The term of author's copyright under the Copyright Act 1842 (which protected only printed works) was 42 years from the publication of the work, or the lifetime of the author and 7 years thereafter, whichever was the longer. In the 1911 Act the term of author's copyright was extended to the lifetime of the author and 50 years thereafter; this remained the case under the 1956 Act and the 1988 Act.

Under the 1995 Regulations, the period of author's copyright was further extended, to the lifetime of the author and 70 years thereafter. Those regulations were retrospective: they extended the copyright period for all works which were then still in copyright, and (controversially) revived the lapsed copyright of all authors who had died in the previous 70 years, i.e. since 1925.

Accordingly, copyright in literary, dramatic, musical and artistic works currently expires 70 years from the end of the calendar year of the author's death. Where the work has more than one author, the copyright expires 70 years after the death of the last survivor of them.

The publisher's (separate) copyright, in the typographical arrangement of a printed work, lasts for 25 years from the end of the year in which publication occurred. This protects a publisher's copyright in all printed works: including books, magazines, newspapers, and other periodicals.

International copyright:

This has a bearing on the placement of UK magazines on the American History website:

Notwithstanding that a work qualifies for copyright protection in the UK, it will not be automatically entitled to the normal period of copyright (as set out above). It may be entitled to only a shorter period of protection.

https://en.wikipedia.org/wiki/Copyri...United_Kingdom

The UK Copyright Act extends to more than 240 pages:

https://www.legislation.gov.uk/ukpga...9880048_en.pdf

Nothing will change - whether or not some service data is still copyright, internet is awash with copyright material of all types. As to stuff that's of interest to us, people will widely circulate it on internet and on websites either altruistically like AmericanHistory, or for financial gain. The original copyright owners have little interest in it, nothing to gain from restricting circulation and are not making a financial loss. If people object to anyone scanning material and selling it either as a download or on a DVD, the answer is simple - go without and don't buy it or try to get it elsewhere for free.
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Old 12th Oct 2018, 5:50 pm   #39
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Default Re: Unfair use of service manuals

Like Crackle I make my info free.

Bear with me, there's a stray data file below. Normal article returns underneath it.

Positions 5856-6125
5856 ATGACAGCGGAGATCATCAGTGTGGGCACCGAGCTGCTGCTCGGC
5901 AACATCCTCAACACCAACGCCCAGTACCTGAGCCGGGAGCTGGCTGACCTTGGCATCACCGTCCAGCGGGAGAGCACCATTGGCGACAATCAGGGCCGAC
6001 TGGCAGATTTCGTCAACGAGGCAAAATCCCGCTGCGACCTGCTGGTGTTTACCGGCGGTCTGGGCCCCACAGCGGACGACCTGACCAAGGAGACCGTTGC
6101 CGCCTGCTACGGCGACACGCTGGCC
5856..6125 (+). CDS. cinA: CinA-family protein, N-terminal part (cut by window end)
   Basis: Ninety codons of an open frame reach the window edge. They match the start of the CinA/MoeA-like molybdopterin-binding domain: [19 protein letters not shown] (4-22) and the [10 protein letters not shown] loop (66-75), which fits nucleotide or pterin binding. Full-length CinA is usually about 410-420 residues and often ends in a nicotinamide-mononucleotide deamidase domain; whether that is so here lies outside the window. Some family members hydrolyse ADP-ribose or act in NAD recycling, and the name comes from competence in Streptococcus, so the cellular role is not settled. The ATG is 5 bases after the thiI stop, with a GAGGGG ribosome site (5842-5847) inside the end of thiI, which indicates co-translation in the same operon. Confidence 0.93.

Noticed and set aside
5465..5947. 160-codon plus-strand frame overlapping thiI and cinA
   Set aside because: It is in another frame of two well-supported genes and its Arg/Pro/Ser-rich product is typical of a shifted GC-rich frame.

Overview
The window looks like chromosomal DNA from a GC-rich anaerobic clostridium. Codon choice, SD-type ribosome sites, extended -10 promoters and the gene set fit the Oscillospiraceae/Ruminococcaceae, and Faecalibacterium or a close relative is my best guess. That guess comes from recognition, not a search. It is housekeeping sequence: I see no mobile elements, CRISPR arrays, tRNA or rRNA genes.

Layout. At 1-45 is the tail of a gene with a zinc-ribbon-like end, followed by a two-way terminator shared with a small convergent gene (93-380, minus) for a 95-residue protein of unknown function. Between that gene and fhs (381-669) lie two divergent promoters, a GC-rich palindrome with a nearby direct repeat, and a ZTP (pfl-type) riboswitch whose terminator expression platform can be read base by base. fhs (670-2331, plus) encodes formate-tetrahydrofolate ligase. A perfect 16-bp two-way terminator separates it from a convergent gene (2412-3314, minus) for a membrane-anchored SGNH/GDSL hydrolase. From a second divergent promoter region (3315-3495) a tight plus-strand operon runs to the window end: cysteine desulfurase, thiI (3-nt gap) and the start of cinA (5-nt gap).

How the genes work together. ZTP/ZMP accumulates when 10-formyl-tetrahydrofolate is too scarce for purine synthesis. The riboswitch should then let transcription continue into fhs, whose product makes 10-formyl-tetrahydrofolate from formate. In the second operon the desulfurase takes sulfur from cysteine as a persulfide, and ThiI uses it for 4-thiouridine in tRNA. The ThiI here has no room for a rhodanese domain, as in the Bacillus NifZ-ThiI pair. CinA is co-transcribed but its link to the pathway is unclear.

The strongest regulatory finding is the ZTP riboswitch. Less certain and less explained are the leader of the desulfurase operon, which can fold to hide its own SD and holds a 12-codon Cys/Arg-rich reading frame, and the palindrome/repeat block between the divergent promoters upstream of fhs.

I spent a lot of time to do what I have done just has Mike has.

I really feel sorry for the people have paid for what is available for free.

Like Mike I never promote my service above Paul's his is still a really good deal.

Unfortunately freeloading is part of the internet generation.

I have done my web site as much for myself as others.

Cheers

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Old 13th Oct 2018, 1:22 am   #40
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Default Re: Unfair use of service manuals

Hi!

Quote:
I know the company you are referring to - or at least I know their products, sold on various CDs for many years. I have to disagree with you that these are "high quality copies". These are the cheapest possible scans, in fact automated scans, where everything is black and white, even when images demand at least greyscale, and sometimes colour. And often the resolution is so poor that critical detail is lost from things like schematics.

These copies are a prime example of what motivated me to start doing the job properly back in 2002 for the vmars archive. I worked out how to get high resolution scans, while keeping the file size moderate - back in those days before the advent of fast internet, the file size was pretty important. And the repeated stamping of the company name all over the copy makes the product anything but "high quality"!

To emphasise the commercial motivation behind this production, the huge range of equipments claimed to be on some CDs, is also a con - usually there is one manual, which is then claimed to cover a myriad of variants and similar models - all separately listed of course - to impress the customers. I have complained about this directly to the company concerned in the past, having spent money to get a manual claimed to be on a CD, only to find that it wasn't.

To my mind these copies are the last resort of the desperate. Of course, in some cases its the only copy of manual available anywhere - so they can claim to be providing some sort of service. But lets be clear that its pretty second rate by the standards set in the last 15 years - and much of the material is not only free now, it has been offered free since the day it came off the scanner.
I'm entirely in agreement!

Tha quality of their manuals varies from dubious to absolutely appalling, and it got to the point where said firm refused to take any orders from me, because I sent back parcels of paper that looked like spiders had been dipped in toner and left to scuttle all over the paper, along with a not-pleased letter explaining why I couldn't read it!

I don't want to pay a lot of money for a diagram that has to be redrawn all over again from scratch!

I wanted a Service Manual for a Ferguson 3922 Music Centre a year or two ago, and found it on a site whose main features are a very dark green background - the manual was almost £20 but what arrived was a high quality scan of Thorn/BRC's original work with all the small component values all clearly readable, no furry lettering anywhere and the "see-through" views of PCBs all really well done with all the tracks a consistent shade of light grey!

Some of BRC's earlier 1970s audio manuals were sometimes done in two colours - I've not bought any copies of these but I once had a few where the PCB tracks were a lightly stippled use of the second colour used on the manual - I've seen yellow, orange, emerald-green, light blue, purple and red over the years!